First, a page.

Now that I am no longer a professional photographer, I can finally take photographs: one or more/day, for the 365 days in 2012.
During my early days in photography, I was drawn to the play of natural light, strong graphics, and the opportunity to document real life as it unfolded before me. As my career took off, I began to specialize in editorial assignments for large corporations, national and regional magazines, and academia. The work afforded me a fair degree of creative freedom, but the need for off-camera strobes, client approval, and idealized images of reality, destroyed much of my enthusiasm. I stopped taking personal pictures and never picked up a camera unless I was getting paid to do so.
The idea to take at least one picture a day for an entire year is hardly new or original, but for me, it marks a return to my original romance with photography fifty years ago. The pocket-size, consumer-grade digital camera I now use, Panasonic’s Lumix DMC-FH20* makes the daily exercise eminently doable: no 30-40 lb. camera bag to lug around or lights to set up, break-down, and then put away; no wait for the film to be developed or cost concerns; and no one else to please except myself. The camera itself has its limitations (e.g., no manual controls, focus issues, and a shutter delay that’s problematic for people candids), but that’s OK — there are plenty of things it does quite well.
At home, I find a plentitude of mundane objects that are all too happy to pose for me — often at 3:00 in the morning. Sometimes, they play an almost incidental role in a formal composition or color study, a serendipitous creation that only becomes apparent — and appreciated — through the lens and framing of a camera. Other times, their prosaic nature is transformed through photographic alchemy into an “otherness” that takes me to a new dimension — not unlike what happens with a microscope. The “aha” experience that comes from finding beauty in an unremarkable object, or that the viewer has upon discovering the nature of the actual subject, is a rare and wondrous treat.
Occasionally, I feel a bit guilty at the ease of producing images I find so satisfying. In my commercial work, the moment when the shutter was released was almost anti-climactic, so much laborious preparation had taken place beforehand to ensure a successful image. Now, only seconds elapse from the time I pick up the camera to seeing the result and having instant gratification (most of the time). Aside from weeding out the throwaways, and minor adjustments in Photoshop (e.g., light levels, cropping, color balancing, resizing, sharpening, and image rotation every now and then), there just isn’t that much effort! It’s art as play, creativity as daily nourishment. Last night, while prone in bed before falling asleep, I photographed my eyeglasses on the night stand. Some mornings, I’m taking pictures while still under the blankets. It’s hard to tear myself away once I get started.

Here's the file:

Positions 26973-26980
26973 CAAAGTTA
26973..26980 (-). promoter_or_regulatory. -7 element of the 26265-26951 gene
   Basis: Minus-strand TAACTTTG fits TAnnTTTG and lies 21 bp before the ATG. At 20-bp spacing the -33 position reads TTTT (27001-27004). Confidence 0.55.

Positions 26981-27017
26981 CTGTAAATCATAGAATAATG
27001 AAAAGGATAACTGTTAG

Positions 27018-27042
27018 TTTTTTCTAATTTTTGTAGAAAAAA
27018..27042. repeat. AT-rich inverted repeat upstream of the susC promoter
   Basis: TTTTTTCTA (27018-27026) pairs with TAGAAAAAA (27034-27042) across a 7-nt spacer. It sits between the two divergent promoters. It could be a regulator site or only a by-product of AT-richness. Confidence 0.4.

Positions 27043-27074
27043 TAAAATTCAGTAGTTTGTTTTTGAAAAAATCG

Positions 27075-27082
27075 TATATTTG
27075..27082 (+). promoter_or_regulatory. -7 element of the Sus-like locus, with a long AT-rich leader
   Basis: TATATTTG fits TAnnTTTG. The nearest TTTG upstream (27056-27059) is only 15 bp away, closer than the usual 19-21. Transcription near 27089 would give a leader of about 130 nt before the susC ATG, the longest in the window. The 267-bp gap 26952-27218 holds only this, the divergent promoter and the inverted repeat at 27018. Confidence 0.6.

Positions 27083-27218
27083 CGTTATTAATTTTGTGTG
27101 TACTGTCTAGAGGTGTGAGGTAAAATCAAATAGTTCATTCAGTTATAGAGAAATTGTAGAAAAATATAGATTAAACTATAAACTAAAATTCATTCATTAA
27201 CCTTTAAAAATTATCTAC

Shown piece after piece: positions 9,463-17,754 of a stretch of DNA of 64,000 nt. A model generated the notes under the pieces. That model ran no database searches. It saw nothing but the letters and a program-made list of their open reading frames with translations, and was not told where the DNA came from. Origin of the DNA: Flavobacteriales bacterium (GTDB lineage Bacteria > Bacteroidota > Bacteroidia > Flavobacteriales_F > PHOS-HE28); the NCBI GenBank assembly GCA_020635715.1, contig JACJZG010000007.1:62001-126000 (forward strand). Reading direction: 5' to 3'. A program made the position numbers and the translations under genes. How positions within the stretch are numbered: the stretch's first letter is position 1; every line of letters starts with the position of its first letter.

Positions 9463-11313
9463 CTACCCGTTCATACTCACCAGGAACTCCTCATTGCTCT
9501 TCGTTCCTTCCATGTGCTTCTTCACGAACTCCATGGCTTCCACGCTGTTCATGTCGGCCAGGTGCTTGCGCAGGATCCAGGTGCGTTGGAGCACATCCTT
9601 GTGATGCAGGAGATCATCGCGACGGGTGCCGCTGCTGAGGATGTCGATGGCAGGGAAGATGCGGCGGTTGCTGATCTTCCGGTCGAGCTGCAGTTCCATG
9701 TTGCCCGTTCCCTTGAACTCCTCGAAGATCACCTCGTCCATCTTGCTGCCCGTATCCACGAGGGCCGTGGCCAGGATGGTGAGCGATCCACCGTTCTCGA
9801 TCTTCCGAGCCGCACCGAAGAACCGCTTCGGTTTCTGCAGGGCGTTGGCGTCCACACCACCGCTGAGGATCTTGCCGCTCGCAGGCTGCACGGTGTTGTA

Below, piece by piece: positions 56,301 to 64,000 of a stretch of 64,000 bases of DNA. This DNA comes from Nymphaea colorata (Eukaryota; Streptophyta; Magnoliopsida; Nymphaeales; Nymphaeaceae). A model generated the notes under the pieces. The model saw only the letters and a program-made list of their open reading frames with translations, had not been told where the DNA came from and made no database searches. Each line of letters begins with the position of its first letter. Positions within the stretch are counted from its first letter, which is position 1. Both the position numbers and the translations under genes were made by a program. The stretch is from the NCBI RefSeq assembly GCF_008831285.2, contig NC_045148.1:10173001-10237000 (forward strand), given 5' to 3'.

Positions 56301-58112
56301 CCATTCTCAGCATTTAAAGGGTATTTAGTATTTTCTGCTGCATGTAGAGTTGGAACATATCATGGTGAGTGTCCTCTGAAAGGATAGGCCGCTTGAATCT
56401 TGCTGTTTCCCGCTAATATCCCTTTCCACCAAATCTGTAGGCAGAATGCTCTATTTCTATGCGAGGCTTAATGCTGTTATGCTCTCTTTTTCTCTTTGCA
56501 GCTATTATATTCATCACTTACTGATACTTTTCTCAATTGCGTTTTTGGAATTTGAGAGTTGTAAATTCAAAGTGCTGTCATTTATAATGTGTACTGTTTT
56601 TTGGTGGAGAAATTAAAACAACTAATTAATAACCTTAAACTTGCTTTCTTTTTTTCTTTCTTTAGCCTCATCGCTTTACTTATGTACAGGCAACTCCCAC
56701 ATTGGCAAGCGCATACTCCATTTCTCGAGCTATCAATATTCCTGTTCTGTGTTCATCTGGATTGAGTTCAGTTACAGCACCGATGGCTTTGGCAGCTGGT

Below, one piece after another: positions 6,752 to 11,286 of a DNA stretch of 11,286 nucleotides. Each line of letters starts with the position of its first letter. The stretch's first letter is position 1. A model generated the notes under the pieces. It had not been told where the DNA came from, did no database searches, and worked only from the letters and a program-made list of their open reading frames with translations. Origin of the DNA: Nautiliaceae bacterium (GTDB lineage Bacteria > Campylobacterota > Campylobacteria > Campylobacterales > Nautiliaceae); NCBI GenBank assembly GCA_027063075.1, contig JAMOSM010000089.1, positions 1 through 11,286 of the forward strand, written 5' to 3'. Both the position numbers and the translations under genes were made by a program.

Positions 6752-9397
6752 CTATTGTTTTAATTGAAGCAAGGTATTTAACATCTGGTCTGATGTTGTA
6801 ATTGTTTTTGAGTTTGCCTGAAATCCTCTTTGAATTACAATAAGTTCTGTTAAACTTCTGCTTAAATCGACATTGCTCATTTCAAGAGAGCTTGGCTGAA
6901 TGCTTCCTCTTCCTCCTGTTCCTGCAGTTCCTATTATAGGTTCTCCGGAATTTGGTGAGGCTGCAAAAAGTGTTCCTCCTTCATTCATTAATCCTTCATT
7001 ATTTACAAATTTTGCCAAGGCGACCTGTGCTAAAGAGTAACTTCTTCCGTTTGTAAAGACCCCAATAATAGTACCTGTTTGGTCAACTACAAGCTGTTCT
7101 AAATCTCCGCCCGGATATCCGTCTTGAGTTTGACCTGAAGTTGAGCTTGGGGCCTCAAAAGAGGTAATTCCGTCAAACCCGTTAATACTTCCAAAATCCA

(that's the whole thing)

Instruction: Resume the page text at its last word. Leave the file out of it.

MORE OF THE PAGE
I photograph my own body, not because I’m infatuated with it, but because it happens to be handy. Those particular images explore the idea that we are biological creatures just like any other animal, to be examined with the scientific detachment common to any research. Rather than idealize the human physique, I’m drawn to its imperfections as it ages — liver spots and all. I also enjoy making photographs that appear erotic, pornographic, or NSFW at first glance but which are perfectly innocent in what they depict — a kind of visual joke, along with others, you’ll find at Pixetera from time to time. Sorry if this disappoints, but I have no plans to post anything that doesn’t rate a “G” for General Audiences.
Twenty-one days into this project, I have some worries: burning out; how to stay fresh and not repeat myself or settle for the easy picture; becoming obnoxious about taking photos everywhere; losing my spontaneity; succumbing to an addiction that consumes my life. Only time will tell I guess.
In the meantime, I think I’m a painter at heart.
UPDATE: For 2013, Pixetera has a slightly different format. Please see Looking Backward and Forward at Once for more details.
*UPDATE: Nikon Coolpix L620 in 2017.